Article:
It’s sounds like such an innocuous phrase. It’s really not.

My own premise is simple: I do not believe that holding to a notion of ‘shared girlhood’ is required to be a feminist, and feel that my own feminism is the richer for not believing in, or holding to, such misplaced ideology.

It really doesn’t take much imagination to recognise that the lived experience of my girlhood was not the same as the lived experiences of young girls in India, China or a dozen other cultures and countries, and young trans*/transgender girls around the world – and frankly was not the same as the lived experience of most of the young girls I grew up with. Growing up with MRKH I am sure will have meant a girlhood very different for those who have that condition, to my own experiences growing up with endometriosis and adenomyosis. Whilst still at junior school, one young friend struggled with the early development of her breasts, and 9 is a young age to require adult bra’s. None of us knew what she felt – how could we? We were all still at least three or four years away from even needing to think about such things.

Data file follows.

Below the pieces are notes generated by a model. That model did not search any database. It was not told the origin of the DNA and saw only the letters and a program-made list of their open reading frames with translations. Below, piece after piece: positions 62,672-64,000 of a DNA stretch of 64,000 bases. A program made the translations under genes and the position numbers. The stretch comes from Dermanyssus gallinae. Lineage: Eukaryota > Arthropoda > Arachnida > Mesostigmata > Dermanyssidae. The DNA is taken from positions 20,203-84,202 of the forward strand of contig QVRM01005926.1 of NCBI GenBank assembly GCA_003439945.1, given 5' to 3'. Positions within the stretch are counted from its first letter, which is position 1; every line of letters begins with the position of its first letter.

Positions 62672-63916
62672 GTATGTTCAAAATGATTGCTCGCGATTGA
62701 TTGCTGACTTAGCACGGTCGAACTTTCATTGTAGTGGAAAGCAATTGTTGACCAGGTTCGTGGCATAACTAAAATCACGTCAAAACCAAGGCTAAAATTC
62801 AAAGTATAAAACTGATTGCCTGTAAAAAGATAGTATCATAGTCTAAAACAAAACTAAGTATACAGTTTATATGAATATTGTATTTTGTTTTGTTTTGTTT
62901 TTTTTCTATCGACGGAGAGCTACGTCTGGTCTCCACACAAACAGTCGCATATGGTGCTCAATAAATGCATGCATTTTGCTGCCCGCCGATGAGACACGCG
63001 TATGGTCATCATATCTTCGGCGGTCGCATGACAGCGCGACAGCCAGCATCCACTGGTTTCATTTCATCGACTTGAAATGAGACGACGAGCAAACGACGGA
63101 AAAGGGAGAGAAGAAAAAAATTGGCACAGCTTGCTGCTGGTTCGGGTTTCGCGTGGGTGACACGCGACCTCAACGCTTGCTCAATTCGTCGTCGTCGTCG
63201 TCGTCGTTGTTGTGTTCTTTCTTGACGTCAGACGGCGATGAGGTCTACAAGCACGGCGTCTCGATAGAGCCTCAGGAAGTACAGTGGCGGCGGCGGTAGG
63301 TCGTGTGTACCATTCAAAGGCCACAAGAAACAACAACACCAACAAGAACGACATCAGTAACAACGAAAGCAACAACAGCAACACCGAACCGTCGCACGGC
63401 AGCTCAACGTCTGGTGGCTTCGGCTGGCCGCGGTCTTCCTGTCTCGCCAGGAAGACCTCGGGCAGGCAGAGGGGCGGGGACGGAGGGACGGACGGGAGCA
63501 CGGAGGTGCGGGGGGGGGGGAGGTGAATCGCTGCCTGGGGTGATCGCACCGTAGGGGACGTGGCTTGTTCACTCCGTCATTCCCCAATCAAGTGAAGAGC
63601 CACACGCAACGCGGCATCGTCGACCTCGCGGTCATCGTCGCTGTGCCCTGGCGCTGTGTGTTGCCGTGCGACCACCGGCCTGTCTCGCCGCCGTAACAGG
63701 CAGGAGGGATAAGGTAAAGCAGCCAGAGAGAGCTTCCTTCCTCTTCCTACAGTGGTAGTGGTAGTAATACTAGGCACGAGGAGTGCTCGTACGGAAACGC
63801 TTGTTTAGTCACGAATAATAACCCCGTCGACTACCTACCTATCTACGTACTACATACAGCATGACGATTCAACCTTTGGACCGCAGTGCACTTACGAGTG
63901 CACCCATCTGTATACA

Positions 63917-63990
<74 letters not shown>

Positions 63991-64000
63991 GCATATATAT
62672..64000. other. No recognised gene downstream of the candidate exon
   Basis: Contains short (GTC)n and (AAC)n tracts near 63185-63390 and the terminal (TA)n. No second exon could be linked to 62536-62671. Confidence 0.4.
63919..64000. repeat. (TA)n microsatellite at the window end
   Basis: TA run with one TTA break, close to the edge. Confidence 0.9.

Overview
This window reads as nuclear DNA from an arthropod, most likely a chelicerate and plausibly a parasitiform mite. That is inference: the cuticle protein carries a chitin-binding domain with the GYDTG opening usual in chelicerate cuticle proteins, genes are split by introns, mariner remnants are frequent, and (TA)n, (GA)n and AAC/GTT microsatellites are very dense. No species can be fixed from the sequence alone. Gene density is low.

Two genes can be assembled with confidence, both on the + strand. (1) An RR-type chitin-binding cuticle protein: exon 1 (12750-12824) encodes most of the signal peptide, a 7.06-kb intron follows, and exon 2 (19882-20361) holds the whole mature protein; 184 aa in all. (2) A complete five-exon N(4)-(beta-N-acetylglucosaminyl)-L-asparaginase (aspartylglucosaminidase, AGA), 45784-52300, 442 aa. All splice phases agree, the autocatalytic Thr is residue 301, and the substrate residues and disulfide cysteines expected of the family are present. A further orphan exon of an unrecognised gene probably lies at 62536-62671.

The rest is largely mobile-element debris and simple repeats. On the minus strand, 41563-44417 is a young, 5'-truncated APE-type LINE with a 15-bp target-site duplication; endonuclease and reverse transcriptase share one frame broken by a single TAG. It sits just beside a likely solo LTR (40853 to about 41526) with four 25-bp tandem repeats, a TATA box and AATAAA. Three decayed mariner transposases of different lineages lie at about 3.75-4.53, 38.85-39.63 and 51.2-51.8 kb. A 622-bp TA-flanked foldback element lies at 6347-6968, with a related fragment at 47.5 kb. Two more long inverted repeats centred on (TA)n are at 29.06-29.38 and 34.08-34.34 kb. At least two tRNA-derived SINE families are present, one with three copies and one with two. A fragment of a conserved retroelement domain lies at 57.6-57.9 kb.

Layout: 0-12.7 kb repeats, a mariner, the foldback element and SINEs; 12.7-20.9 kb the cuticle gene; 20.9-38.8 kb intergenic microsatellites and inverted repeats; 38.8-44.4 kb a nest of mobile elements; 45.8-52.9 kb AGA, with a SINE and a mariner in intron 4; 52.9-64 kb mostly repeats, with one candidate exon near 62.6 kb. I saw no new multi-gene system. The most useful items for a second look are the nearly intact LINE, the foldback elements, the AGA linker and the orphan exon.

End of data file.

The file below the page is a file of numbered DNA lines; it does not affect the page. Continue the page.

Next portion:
The lives of young girls everywhere are rich and varied – each story that these different experiences speak of brings some new, brighter, better understanding of who we are. In the tears, in the joys, in the struggles and the victories of those stories there is an abundance of strength and wisdom, some of which can be shared ~ but some of which should be shared only with those who have a similar story to tell.

The reality of perpetuating some idea of one experience of girlhood shared by all is so easily seen in what happens when someone dares challenge the needless dogma we white feminists so thoughtlessly push. Let me be clear – wanting, and needing to know that we can share our experience with someone is a good and human thing.

Erasing someone else’s experience and trying to force yours on them, is destructive and dehumanising.

A little background. An excellent blog by Black Girl Dangerous hit twitter late last year called ‘The Myth of Shared Female Experience and How It Perpetuates Inequality.’  I really suggest that you read it, firstly because I am not going to quote from it and also have not had permission to do so.

And the first reaction of a white woman to it? Yes, you’ve guessed it – the white woman took upon herself to tell the black woman why her feelings and opinion were wrong. Via the hashtag #sharedgirlhood it should have become clear very quickly that whilst white cis women were saying that shared girlhood was real and needed, women, trans*/transgender and of colour were loudly saying otherwise. And perhaps not surprisingly, those women who would insist that trans*/transgender women should essentially drop off the face of the planet (or at the very least, stop breathing) used the conversation as an excuse to once again abuse and negate those women and their lives.